Dilemma: databus or switched fabric?
Single-board computers rely on fabrics for speed, not stability, which presents designers of data-intensive, interrupt-driven, hard-real-time systems with a raft of difficult decisions.
Single-board computers rely on fabrics for speed, not stability, which presents designers of data-intensive, interrupt-driven, hard-real-time systems with a raft of difficult decisions.
By Ben Ames
Today's soldier carries more computing power on his belt than his father could load in the back of a Jeep. Sensors, meanwhile, gather data around the clock, and unmanned vehicles steer themselves through entire missions. It falls to the engineer to build single-board computers and mezzanine board computers that can handle this challenge.
Board designers today face a new performance bottleneck; modern processors are so fast that traditional parallel databuses cannot keep them adequately supplied with data to take advantage of their blazing speed.
The answer may be switched serial interconnects, an emerging family of high-speed networks, or "fabrics," capable of moving vast amounts of data among components on the board. Still, designers complain that these developing technologies are not yet reliable or predictable enough for battlefield use.
Many chipmakers are not waiting on the sidelines; they are giving in to intense pressure to pick sides, so microprocessor brands each will use a different fabric.
Power efficiency also will drive the choice, since designers must choose between low-wattage systems for wireless and mobile tasks, or high-powered systems for demanding processing of data-intensive signals from radar and sonar sensors.
"You're going to see a lot more talk than shipments of fabrics," says Ray Alderman, executive director of the VMEbus International Trade Association (VITA) in Fountain Hills, Ariz. "2005 will be the year of reality; stuff that's over hyped will bite people that got too far down the pipeline with it."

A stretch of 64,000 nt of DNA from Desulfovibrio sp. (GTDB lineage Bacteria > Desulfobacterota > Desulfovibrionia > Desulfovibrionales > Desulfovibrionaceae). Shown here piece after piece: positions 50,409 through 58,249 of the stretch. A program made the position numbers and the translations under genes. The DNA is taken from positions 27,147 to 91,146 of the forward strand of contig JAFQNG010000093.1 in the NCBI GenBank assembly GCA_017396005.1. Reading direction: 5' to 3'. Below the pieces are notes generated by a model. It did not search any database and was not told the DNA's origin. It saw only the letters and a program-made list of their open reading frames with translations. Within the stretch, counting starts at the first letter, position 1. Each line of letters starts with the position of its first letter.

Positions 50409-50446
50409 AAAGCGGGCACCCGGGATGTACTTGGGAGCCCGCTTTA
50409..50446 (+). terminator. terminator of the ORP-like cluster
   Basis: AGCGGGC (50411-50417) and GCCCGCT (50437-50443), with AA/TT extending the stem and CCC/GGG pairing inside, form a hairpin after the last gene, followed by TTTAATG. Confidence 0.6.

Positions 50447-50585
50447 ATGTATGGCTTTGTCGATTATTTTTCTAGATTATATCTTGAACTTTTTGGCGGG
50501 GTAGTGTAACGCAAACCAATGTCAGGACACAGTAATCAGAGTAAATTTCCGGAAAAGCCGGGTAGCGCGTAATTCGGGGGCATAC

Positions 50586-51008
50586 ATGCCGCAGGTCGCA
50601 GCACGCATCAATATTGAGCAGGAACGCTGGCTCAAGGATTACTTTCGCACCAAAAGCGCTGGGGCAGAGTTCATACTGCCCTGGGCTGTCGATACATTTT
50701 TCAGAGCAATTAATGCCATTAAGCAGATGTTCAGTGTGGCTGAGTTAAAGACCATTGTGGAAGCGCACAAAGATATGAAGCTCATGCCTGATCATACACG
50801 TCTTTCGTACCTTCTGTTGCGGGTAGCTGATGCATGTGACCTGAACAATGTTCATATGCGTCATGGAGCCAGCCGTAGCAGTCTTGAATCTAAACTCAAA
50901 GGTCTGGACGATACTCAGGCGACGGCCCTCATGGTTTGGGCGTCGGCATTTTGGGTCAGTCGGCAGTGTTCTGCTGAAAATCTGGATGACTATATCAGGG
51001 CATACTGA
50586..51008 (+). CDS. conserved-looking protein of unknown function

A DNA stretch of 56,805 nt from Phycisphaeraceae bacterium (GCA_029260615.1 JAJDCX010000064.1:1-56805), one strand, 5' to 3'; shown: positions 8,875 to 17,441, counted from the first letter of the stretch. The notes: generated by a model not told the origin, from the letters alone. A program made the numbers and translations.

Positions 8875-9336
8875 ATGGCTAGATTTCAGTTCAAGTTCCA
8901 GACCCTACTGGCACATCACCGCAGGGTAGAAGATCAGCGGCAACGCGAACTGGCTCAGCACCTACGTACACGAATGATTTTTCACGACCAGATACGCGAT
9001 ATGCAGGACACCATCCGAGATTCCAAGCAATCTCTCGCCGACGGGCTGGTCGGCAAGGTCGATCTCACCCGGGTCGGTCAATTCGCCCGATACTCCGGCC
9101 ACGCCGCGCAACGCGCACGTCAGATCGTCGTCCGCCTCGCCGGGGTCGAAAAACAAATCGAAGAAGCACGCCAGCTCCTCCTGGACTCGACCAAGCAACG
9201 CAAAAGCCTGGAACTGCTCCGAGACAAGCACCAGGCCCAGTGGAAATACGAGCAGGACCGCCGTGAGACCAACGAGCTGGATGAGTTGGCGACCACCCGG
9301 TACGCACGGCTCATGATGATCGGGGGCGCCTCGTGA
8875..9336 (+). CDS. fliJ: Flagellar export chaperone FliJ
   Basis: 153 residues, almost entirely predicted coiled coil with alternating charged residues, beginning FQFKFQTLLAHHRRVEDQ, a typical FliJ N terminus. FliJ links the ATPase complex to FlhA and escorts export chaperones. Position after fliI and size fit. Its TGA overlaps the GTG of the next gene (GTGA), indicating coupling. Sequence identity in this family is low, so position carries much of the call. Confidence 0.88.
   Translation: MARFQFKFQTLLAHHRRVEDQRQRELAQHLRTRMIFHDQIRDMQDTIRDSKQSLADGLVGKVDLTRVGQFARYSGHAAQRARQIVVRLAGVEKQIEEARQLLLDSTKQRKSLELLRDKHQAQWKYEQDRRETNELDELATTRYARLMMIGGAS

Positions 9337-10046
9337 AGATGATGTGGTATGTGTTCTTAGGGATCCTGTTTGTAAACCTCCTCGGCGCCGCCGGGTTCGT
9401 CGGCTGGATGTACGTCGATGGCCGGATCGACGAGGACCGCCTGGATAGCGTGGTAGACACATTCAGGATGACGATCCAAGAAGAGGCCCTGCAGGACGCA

That is because fabrics rely on software to run smoothly, and that code has not been written yet. Fabrics are 10 percent hardware and 90 percent software, but the world hasn't seen that yet, he says.
In the meantime, military designers will stick with what works.
"Fabrics cannot do what buses do. They can't do deterministic, real-time applications, and their latencies will always be higher. For hard real time apps, VME will be around for 20 years or better," Alderman says.
Designers have to crawl and walk with fabrics before they can run with them, Alderman says. People will not upgrade as fabrics evolve from 2 to gigabytes per second; they will wait until fabrics can operate reliably at 10 gigabytes.
While designers wait, those growing fabric standards will fragment into market shares throughout the electronics industry, experts predict.
Computer-makers want their products to be unique, not commodities, so each will adopt a different fabric to stay incompatible with the competition, Alderman says. In the telecommunications market, switch and router manufacturers will adopt different fabrics to stay incompatible with each other. In the industrial and commercial market, server manufacturers will do the same.
Three fabric categories
As they move ahead, they will choose fabrics from three categories, Alderman says:
-- a "tightly coupled, shared-everything" system, which is deterministic and hard-real time like VME and RapidIO, that enables all its processors to tap all its resources;
-- a "snugly coupled, shared-something" system, which runs in soft real time, that requires its components to share disk or memory space, such as Infiniband, StarFabric, and PCI Express Advanced Switching; and
-- a "loosely coupled, shared nothing" system like Ethernet, in which each processor has its own operating system and resources, and that supports very little relationship between the board and box.
That extreme independence spells trouble for Ethernet, Alderman warns. "One-gigabit Ethernet is an electronic version of cancer," Alderman quips. "It takes one gigahertz of processing power to move one gigabit of data, and the protocol overhead is 70 percent of the processing requirement."
In contrast, Infiniband uses remote direct memory access (RDMA) for memory-to-memory transfer between boards without taxing the microprocessor, requiring only 10 percent overhead, Alderman says.
In September 2003, scientists at Virginia Tech in Blacksburg, Va., collected 1,100 dual-processor PowerPC G5-powered Macintosh PCs running the Linux operating system, and tied them together with 24 high-speed Infiniband switches from Mellanox Technologies in Santa Clara, Calif.